This is probably demonstrating a fundamental lack of understanding of how partial correlations work.

I have 3 variables, x,y,z. When I control for z, the correlation between x and y increases over the correlation between x and y when z was not controlled for.

Does this make sense? I tend to think that when one controls for the effect of a 3rd variable, the correlation should decreases.

Thank you for your help!

  • $\begingroup$ I can't top what probabilityislogic has done, but for a light treatment that gives illustrative examples and requires no math, see integrativestatistics.com/partial.htm $\endgroup$ – rolando2 Apr 27 '11 at 1:35

Looking at the wikipedia page we have the partial correlation between $X$ and $Y$ given $Z$ is given by:


So we simply require


The right hand side has a global minimum when $\rho_{XZ}=-\rho_{YZ}$. This global minimum is $-1$. I think this should explain what's going on. If the correlation between $Z$ and $Y$ is the opposite sign to the correlation between $Z$ and $X$ (but same magnitude), then the partial correlation between $X$ and $Y$ given $Z$ will always be greater than or equal to the correlation between $X$ and $Y$. In some sense the "plus" and "minus" conditional correlation tend to cancel out in the unconditional correlation.


I did some mucking around with R, and here is some code to generate a few plots.

partial.plot <- function(r){  
  r.xz<- as.vector(rep(-99:99/100,199))  
  r.yz<- sort(r.xz)  
  r.xy.z <- (r-r.xz*r.yz)/sqrt(1-r.xz^2)/sqrt(1-r.yz^2)  
  tmp2 <- ifelse(abs(r.xy.z)<1,ifelse(abs(r.xy.z)<abs(r),2,1),0)  
  r.all <-cbind(r.xz,r.yz,r.xy.z,tmp2)  
  mycol <- tmp2  
  mycol[mycol==0] <- "red"  
  mycol[mycol==1] <- "blue"  
  mycol[mycol==2] <- "green"  

so you submit partial.plot(0.5) to see when a marginal correlation of 0.5 corresponds to in partial correlation. The plot is color coded so that red area represents the "impossible" partial correlation, blue area where $|\rho|<|\rho_{XY|Z}|<1$ and the green area where $1>|\rho|>|\rho_{XY|Z}|$ Below is an example for $\rho_{XY}=r=0.5$

Partial correlation when marginal correlation is 0.5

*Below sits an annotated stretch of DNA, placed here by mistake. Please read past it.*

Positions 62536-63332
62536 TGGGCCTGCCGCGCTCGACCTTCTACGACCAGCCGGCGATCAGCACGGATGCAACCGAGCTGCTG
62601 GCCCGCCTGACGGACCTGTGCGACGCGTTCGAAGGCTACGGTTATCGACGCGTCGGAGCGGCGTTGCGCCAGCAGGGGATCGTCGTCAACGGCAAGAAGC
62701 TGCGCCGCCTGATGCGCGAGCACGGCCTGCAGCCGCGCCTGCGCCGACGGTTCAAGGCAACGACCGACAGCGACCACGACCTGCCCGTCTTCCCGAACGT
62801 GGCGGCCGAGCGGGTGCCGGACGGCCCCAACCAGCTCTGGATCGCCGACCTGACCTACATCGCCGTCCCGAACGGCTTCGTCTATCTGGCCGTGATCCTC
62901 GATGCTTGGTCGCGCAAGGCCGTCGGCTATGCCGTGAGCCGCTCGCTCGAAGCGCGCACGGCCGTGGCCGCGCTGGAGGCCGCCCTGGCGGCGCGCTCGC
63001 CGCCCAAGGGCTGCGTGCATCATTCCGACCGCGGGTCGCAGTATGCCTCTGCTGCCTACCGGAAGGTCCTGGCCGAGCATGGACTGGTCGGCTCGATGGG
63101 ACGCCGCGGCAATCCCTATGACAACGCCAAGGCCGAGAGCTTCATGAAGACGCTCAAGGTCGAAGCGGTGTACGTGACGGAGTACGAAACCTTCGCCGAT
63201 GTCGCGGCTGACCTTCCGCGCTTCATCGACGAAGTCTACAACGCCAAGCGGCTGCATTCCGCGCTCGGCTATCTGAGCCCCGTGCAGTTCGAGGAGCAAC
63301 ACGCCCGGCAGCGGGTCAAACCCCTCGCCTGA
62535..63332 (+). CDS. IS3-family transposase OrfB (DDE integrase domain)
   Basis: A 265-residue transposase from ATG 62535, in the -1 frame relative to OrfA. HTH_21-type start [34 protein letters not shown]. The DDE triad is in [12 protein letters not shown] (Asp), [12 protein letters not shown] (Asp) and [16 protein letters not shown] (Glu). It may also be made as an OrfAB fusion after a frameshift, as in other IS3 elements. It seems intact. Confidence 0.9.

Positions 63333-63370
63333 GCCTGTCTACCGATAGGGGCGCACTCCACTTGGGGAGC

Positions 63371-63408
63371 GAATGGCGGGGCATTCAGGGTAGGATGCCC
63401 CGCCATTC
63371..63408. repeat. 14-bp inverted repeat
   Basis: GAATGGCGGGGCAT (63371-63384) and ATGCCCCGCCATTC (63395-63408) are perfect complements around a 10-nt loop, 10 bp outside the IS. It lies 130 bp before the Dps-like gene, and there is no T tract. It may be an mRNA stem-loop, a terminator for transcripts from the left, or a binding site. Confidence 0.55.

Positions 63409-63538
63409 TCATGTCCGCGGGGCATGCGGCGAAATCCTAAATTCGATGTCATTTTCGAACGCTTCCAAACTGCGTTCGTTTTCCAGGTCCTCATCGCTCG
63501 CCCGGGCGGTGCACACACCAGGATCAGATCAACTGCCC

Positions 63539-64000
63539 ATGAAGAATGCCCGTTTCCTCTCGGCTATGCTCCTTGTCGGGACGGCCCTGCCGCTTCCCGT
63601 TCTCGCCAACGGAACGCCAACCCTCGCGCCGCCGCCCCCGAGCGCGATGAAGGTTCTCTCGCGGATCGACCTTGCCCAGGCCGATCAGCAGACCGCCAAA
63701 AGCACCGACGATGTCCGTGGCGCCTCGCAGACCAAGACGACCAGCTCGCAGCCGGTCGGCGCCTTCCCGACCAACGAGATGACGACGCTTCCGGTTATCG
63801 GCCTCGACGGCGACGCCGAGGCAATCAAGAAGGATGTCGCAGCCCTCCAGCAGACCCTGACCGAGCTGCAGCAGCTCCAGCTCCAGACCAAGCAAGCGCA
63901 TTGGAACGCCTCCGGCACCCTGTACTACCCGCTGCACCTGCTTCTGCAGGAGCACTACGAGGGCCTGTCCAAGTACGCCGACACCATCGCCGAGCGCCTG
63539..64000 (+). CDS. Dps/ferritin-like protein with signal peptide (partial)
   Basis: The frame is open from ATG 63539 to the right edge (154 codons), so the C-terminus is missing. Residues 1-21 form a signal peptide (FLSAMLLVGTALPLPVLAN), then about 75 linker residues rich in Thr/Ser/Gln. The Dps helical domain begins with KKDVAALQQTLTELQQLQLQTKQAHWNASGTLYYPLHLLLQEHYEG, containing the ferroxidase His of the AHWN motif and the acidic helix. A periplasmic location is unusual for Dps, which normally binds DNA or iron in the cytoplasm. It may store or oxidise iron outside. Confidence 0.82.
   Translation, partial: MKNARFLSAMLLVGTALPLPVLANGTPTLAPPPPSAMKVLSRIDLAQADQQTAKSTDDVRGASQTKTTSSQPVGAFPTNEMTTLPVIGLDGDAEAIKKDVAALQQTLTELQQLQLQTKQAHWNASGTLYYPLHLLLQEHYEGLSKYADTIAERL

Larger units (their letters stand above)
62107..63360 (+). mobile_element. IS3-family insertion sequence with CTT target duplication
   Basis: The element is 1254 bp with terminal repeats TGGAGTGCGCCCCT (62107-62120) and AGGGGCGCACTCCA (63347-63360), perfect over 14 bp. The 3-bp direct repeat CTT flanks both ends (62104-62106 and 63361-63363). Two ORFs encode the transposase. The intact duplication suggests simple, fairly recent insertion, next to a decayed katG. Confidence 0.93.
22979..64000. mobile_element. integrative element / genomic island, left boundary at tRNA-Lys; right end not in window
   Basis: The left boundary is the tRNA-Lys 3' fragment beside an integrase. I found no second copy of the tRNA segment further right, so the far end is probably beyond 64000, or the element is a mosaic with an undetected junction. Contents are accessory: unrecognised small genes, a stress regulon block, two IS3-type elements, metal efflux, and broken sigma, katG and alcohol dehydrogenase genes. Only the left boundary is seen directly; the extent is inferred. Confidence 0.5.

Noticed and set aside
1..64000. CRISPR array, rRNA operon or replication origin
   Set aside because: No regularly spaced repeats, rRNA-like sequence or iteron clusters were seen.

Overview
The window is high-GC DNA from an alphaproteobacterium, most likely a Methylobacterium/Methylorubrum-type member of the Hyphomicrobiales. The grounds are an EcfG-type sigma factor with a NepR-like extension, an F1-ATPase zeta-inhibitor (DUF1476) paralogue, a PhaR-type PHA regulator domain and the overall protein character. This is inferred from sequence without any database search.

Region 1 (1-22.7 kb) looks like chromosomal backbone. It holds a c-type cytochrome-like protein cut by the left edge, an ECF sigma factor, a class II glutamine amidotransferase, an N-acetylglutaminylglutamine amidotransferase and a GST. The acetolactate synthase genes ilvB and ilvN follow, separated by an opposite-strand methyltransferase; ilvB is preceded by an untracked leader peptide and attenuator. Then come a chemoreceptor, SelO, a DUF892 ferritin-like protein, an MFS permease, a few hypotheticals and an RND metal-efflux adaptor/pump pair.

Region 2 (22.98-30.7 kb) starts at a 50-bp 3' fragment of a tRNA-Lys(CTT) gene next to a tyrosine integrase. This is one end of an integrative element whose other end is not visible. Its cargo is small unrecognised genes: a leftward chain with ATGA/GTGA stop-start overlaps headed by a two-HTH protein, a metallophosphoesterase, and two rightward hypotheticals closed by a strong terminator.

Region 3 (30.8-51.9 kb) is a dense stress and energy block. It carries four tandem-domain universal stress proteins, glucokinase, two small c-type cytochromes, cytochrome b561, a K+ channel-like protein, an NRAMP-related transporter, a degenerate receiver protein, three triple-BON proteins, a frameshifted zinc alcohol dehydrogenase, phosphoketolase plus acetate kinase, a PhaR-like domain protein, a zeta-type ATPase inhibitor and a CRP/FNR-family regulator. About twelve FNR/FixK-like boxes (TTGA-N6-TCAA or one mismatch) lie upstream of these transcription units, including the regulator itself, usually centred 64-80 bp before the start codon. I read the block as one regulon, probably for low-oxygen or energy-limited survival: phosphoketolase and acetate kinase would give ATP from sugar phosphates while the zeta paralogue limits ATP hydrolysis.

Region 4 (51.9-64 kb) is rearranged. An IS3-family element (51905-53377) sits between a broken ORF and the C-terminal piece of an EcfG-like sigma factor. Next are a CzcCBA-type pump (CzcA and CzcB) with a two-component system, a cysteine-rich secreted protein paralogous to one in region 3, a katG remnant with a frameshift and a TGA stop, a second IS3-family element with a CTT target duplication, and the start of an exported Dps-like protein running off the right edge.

• $\begingroup$ The code does not work for me. Line 5 looks strange and Emacs tells me that some parentheses are missing. $\endgroup$ – Bernd Weiss Apr 26 '11 at 10:50
  • $\begingroup$ There's a missing "return" - must have accidentally deleted it. should be good now. $\endgroup$ – probabilityislogic Apr 26 '11 at 11:00
  • $\begingroup$ Thanks, works now! However, I am having some difficulties to understand the plot: is it really $r_{xz}$ on both axes? $\endgroup$ – Bernd Weiss Apr 26 '11 at 11:31
  • $\begingroup$ dog gone it! need to fix my code... again - plot() is wrong. Ah the glorious tedium of computer code $\endgroup$ – probabilityislogic Apr 26 '11 at 12:19

I think that variable z in the question is a suppresor variable.

I suggest having a look at:

Tzelgov, J., & Henik, A. (1991).Suppression situations in psychological research: Definitions, implications, and applications, Psychological Bulletin, 109 (3), 524-536. http://doi.apa.org/psycinfo/1991-20289-001

See also: http://dionysus.psych.wisc.edu/lit/articles/TzelgovJ1991a.pdf

HTH, dror


I think you need to know about moderator and mediator variables. The classic paper is Baron and Kenny [cited 21,659 times]

A moderator variable

"In general terms, a moderator is a qualitative (e.g., sex, race, class) or quantitative (e.g., level of reward) variable that affects the direction and/or strength of the relation between an independent or predictor variable and a dependent or criterion variable. Specifically within a correlational analysis framework, a moderator is a third variable that affects the zero-order correlation between two other variables. ... In the more familiar analysis of variance (ANOVA) terms, a basic moderator effect can be represented as an interaction between a focal independent variable and a factor that specifies the appropriate conditions for its operation." p. 1174

A mediator variable

"In general, a given variable may be said to function as a mediator to the extent that it accounts for the relation between the predictor and the criterion. Mediators explain how external physical events take on internal psychological significance. Whereas moderator variables specify when certain effects will hold, mediators speak to how or why such effects occur." p. 1176

  • 4
    $\begingroup$ Could you elaborate on how the distinction between mediators and moderators is relevant to whether a partial correlation can be greater than a zero-order correlation? $\endgroup$ – Jeromy Anglim Apr 25 '11 at 5:49

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